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Rep. Marjorie Taylor Greene Barred From Spot on the Education Committee

By Andrew Ujifusa — February 04, 2021 2 min read
Rep. Marjorie Taylor Greene, R-Ga., walks on Capitol Hill in Washington on Jan. 13, 2021.
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The U.S. House of Representatives has voted not to allow a GOP congresswoman to join the House education committee, following a storm of controversy over her support for claims that school shootings were false flag operations or somehow staged.

In a Thursday vote, the House decided to bar Rep. Marjorie Taylor Greene, R-Ga., from taking a position on two committees, Education and Labor and Budget, that House Republican leaders assigned her to last week. The vote was 230-199, with 11 Republicans joining 219 Democrats.

Greene reportedly apologized to GOP colleagues at a closed-door meeting on Wednesday about her comments about school shootings, which were posted on social media before her election to Congress in November. And on the House floor Thursday, she told her colleagues, “School shootings are absolutely real. And every child that is lost, those families mourn it.” She called her prior social media posts “words of the past” that don’t represent her, but didn’t apologize directly to the families and students affected by school shootings that she commented on. Her remarks failed to prevent the vote to bar her from her committee positions.

Greene’s posts on social media about the shootings at Marjory Stoneman Douglas High School in Parkland, Fla., and other school shootings, as well as her endorsement of violence against Democrats, received widespread media attention, and the backlash from Democrats was quick.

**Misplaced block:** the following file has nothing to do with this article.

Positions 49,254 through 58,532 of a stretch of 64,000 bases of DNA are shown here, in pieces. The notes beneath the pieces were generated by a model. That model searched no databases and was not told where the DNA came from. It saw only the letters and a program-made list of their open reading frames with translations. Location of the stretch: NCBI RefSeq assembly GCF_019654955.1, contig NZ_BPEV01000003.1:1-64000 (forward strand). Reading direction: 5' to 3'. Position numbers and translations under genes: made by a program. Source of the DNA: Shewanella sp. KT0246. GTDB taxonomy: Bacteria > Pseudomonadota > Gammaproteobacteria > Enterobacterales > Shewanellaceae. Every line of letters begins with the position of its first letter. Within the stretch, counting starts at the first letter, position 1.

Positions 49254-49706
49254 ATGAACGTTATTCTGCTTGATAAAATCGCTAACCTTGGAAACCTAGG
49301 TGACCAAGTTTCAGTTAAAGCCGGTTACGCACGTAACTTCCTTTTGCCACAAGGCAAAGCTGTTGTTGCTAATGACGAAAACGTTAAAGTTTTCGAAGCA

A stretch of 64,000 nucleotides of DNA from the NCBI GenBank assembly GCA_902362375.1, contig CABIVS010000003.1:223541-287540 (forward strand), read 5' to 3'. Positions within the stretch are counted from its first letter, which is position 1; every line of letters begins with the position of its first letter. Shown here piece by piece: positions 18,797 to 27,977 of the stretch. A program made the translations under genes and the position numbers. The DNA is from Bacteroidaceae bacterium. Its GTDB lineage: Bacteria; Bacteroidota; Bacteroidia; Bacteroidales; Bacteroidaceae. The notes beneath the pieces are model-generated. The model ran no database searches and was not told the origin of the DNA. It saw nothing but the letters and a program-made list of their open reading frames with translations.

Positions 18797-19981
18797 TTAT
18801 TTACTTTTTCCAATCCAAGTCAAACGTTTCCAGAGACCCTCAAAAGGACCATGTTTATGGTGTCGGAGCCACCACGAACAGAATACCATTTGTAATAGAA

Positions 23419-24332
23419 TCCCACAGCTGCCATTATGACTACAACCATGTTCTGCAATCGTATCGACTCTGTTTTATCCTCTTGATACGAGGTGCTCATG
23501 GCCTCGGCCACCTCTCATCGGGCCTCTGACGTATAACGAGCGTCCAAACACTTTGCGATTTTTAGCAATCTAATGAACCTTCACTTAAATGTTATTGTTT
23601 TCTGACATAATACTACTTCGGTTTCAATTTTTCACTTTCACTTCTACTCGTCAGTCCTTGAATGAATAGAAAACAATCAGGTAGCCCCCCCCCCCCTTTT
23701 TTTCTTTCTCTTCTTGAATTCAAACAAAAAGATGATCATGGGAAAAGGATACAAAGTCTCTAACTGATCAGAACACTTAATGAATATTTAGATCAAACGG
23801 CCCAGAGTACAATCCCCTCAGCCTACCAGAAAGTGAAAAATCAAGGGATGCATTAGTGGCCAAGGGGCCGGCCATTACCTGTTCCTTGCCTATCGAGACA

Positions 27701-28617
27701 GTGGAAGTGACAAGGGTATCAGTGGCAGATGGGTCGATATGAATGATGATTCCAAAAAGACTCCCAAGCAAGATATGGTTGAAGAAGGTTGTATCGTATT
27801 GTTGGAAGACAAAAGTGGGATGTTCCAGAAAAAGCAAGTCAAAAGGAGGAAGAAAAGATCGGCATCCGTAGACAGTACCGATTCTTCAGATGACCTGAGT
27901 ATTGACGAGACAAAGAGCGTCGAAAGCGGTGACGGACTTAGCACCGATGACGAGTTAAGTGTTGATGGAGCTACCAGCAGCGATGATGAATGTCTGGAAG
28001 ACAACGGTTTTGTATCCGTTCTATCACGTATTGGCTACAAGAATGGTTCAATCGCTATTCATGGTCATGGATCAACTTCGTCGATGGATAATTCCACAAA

Rep. Bobby Scott, D-Va., the chairman of the House education committee, called on GOP House leaders to reverse course and not place Greene on the committee, a sentiment that was echoed by Speaker of the House Nancy Pelosi, D-Calif. Dozens of organizations, including Sandy Hook Promise, a group that works to protect children from gun violence and was founded by parents whose children died in school shootings at a Newtown, Conn., elementary school, have also taken the same position. Rep. Jim McGovern, D-Mass., channeled the anger many felt towards Greene in a Thursday House floor speech.

“Our teachers and our students are watching,” McGovern said, noting that members of his family are educators. “I can’t imagine how they feel, knowing that someone who says the deadliest high school shooting in our nation’s history was a false flag operation, how they will feel if that person sits behind the dais of the education committee, or behind the dais of any committee.”

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Rep. Jahana Hayes , D-Conn., addresses delegates during the Democratic convention for the 5th District in Waterbury, Conn., on May 14, 2018.
Rep. Jahana Hayes , D-Conn., addresses delegates during the Democratic convention for the 5th District in Waterbury, Conn., on May 14, 2018.
Jim Shannon/Republican-American via AP

It is unusual for one party to openly question or attack decisions by another party in Congress about committee assignments.

But Scott and others said Greene’s support for unfounded conspiracy theories about Parkland, along with her other stated positions, crossed a line.

Greene was one of 11 freshmen GOP lawmakers assigned to the House education panel by Republican leaders last week. Greene likely would not have exercised much influence over legislation considered by the committee; a spokesman for Greene said last week she was focused on issues like school choice and reopening schools. But any time Greene had for questioning witnesses during the committee, for example, could have become a media circus.

Rep. Adam Kinzinger, R-Ill., dismissed her appointment to the education committee in comments to CNN by saying it was “not considered a good committee” to be on, but also said he did not think she should serve on any committees.

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